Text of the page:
The Occupy Wall Street (OWS) movement has captured the nation’s attention. Liberals are generally accepting it as a totally organic, grassroots effort that is completely justified. After all, rich financiers on Wall Street are entirely to blame — cough, cough — for the economic predicament we find ourselves in today. Conservatives are generally calling the movement contrived, misguided, and incoherent. As usual, neither viewpoint broadcast out on the 24-hour news cycle is wholly true.
People have every reason to be upset right now. Particularly the unemployed. If Occupy Wall Street represents anything, it is that something is woefully wrong with our system. The devil is always in the details, though. When it comes to our system, the problems are many, and the problems are difficult to understand. Many of the protesters that I’ve seen interviewed offer only vague accounts of what is wrong with this country, and most importantly, no solutions. My feeling is that most of them need to educate themselves on how we got into this predicament. That is, except Chris Savvinidis. He is extremely informed on the real ills of this country:
The first problem with the OWS movement is that the message is muddled. Everyone on the scene seems to have different ideas of what is wrong. They need a coherent, unified message, and solutions. Simply knowing in general that something isn’t right isn’t going to get it done. Especially if you’re going to camp out on the streets for more than three weeks. Articulate a message and offer solutions, organize protests for a single day at a time, and go home to sleep in your bed. Occupy Wall Street needs to get off the streets and turn this into a political movement if they have any hope of influencing change. The core differences between the Tea Party and OWS is that they didn’t disrupt high traffic throughways for weeks at a time, had a simple, unified message and solutions, and turned their beliefs into a political movement. The Tea Party also was as organic as movements come, while OWS has clearly documented labor unions playing a major role in mobilizing some of these people.
While a crowd should typically be good for local businesses, it appears that some businesses are being hurt by the prolonged occupation of the streets. After all, hundreds of unemployed folks who haven’t showered are setting up tents and tarps throughout the street, leaving a littered mess behind them. The crowd is obviously inciting chaos and blocking normal business traffic (plus resulting police barricades). Public bathrooms have been abused in some instances and many people are relieving themselves in the streets. While some cheap food producers may be benefiting, something tells me this movement is having an adverse effect on many businesses.
It sounds like the rationale for this disruption is that the many trillions of dollars the financial crisis took out of the economy far overshadows the impact on local business from this protest. Breaking up the demonstrations is equivalent to protecting the broken system, they might say. But again, what solutions are going to come out of camping in the streets?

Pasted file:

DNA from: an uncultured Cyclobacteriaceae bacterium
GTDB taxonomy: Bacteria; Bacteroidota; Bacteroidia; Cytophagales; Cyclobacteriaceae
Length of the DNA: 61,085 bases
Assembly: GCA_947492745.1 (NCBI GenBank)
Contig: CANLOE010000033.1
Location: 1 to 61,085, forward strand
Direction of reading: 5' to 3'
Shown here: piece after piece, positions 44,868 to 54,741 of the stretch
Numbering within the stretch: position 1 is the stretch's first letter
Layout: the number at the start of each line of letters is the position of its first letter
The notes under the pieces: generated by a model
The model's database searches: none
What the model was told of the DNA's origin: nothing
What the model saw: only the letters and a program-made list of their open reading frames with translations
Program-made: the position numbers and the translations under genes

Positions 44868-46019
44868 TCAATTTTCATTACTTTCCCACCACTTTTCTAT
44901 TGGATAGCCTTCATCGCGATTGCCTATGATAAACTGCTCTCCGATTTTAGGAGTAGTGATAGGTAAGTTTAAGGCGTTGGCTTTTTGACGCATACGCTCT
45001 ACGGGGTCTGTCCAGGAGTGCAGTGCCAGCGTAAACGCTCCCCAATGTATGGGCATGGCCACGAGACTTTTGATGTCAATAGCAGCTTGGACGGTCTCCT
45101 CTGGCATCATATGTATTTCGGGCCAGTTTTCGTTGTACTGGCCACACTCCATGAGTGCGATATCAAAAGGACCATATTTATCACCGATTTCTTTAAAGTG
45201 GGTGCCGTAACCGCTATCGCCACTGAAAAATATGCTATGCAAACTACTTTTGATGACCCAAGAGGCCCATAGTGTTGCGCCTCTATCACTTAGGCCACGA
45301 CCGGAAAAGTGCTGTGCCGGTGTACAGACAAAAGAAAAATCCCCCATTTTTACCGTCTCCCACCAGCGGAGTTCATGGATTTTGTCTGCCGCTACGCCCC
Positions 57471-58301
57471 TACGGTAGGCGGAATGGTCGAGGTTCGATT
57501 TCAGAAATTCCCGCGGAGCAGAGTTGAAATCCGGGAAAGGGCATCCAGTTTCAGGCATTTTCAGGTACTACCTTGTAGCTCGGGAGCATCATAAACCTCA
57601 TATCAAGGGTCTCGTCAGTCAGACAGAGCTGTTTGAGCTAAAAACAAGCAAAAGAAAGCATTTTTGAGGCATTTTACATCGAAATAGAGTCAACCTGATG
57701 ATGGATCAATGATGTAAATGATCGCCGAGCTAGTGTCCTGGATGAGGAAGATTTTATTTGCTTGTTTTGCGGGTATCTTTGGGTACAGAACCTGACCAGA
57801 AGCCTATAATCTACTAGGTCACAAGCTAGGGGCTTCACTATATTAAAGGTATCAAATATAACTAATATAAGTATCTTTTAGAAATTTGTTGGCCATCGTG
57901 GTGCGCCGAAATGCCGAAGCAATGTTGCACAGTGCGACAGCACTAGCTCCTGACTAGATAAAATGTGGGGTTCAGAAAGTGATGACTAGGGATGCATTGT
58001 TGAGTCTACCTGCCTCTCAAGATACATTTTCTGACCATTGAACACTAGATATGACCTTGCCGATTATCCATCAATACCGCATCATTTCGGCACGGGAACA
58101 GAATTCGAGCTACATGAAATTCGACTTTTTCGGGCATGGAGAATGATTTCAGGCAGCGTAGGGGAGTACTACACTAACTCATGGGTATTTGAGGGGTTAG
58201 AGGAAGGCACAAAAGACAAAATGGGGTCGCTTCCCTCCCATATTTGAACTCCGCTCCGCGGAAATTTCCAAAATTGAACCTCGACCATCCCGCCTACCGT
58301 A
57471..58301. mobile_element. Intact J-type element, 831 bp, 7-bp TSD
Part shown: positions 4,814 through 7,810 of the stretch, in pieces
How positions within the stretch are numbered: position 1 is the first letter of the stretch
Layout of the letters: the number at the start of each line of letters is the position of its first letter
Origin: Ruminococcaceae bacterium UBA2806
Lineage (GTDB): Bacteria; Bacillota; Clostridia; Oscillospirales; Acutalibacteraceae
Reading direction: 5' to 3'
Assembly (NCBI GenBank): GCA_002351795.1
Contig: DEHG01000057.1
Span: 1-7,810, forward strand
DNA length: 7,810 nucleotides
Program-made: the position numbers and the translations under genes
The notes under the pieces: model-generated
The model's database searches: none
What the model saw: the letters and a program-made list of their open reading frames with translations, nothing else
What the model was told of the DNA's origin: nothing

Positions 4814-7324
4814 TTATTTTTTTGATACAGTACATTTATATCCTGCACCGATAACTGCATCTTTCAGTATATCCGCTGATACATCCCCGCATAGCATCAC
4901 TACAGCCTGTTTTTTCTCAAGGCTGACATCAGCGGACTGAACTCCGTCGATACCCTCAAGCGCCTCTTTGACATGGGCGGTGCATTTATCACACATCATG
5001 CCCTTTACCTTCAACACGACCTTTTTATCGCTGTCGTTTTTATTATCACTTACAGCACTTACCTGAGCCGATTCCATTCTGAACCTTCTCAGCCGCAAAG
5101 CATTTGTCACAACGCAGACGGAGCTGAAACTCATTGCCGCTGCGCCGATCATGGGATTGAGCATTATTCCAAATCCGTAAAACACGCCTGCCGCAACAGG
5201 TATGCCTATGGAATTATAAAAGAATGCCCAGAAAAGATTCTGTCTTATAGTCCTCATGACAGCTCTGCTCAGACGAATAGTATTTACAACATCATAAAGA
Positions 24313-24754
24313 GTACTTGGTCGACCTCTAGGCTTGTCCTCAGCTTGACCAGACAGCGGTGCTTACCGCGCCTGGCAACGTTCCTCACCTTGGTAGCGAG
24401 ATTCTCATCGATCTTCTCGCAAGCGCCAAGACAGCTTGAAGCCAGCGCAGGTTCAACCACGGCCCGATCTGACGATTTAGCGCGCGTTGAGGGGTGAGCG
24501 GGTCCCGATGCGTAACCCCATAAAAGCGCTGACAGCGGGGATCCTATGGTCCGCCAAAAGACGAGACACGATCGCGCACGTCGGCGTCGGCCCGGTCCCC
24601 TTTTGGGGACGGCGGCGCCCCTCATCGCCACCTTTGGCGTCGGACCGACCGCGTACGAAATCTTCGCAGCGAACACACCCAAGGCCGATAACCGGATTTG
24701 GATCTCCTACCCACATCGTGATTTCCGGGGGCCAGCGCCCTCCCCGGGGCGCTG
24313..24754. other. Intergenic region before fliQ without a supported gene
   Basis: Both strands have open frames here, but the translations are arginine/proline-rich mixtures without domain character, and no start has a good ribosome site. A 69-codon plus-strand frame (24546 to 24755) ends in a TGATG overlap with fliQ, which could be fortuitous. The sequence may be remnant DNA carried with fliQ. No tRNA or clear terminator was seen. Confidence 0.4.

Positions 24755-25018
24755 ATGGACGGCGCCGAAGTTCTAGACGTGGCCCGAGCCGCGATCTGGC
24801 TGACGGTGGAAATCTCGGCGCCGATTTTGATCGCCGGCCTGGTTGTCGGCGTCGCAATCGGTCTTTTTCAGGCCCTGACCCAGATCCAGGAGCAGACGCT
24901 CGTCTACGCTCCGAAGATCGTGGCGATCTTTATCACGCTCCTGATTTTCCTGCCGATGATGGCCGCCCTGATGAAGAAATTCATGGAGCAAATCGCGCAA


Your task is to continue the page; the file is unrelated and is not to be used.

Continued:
From what I can gather, the protesters are against what they call income inequality in this country, corporate greed, and corporatism. The only offered solution I can gather, outside of the rare folks like Chris Savvinidis, is they would like greater income redistribution then we already have. So, basically, having the government confiscate more money from the wealthy, and hand it to them in the form of tax breaks and entitlements. Increased government spending almost always means an ever-growing federal government, which makes all of our voices smaller. I believe abusive levels of taxation is immoral and akin to stealing, so it’s hard for me to say all my problems would be solved if only a mediating party (the government) would steal more from rich people. What is abusive? You must look at total taxation when you have this discussion i.e. local, state, and federal taxes combined. When you’re getting hit above forty or fifty percent of your income, it’s reasonable to say that you’re approaching abusive levels.
A real shared sacrifice would be a flat tax. Tax policy is yet another aspect of our system that can be confusing, and I believe it needs wholesale changes. Herman Cain’s 9-9-9 Plan would scrap the entire tax code, offer a flat income tax for individuals and business, and do away with the payroll tax which working Americans get hit with. As I’ve argued with the FairTax, even if it turns out not to be revenue neutral (bring in the same amount of tax revenue to government), it would force real cuts that are needed, as opposed to the “cuts” we get which amount to nothing more than a reduction in the growth rate of government spending. Scrapping the tax code would put a dent in the lobbyist culture in Washington, where corporations and special interest groups pay for special favors with little interest to the people considered. If Americans were smart, they’d vote for someone who had the greatest chance of making significant structural changes in the federal government and to the system. Naturally, no one fits this bill more than Ron Paul. Without real change, corporatism, the unaccountable Fed, and printing money out of thin air will only continue regardless of which party occupies the White House or Congress.
There is plenty to dislike about Big Finance in this country. Being against the bailouts and general corporatism is a common bond between the Tea Party and OWS. If the financial crisis tees you off, you’d better start with Fannie Mae, Freddie Mac, and the Community Reinvestment Act. It seems to me that if you wanted to stop corporatism, you’d be protesting in Washington, DC in front of the White House.
Photo Credit: andrewshiue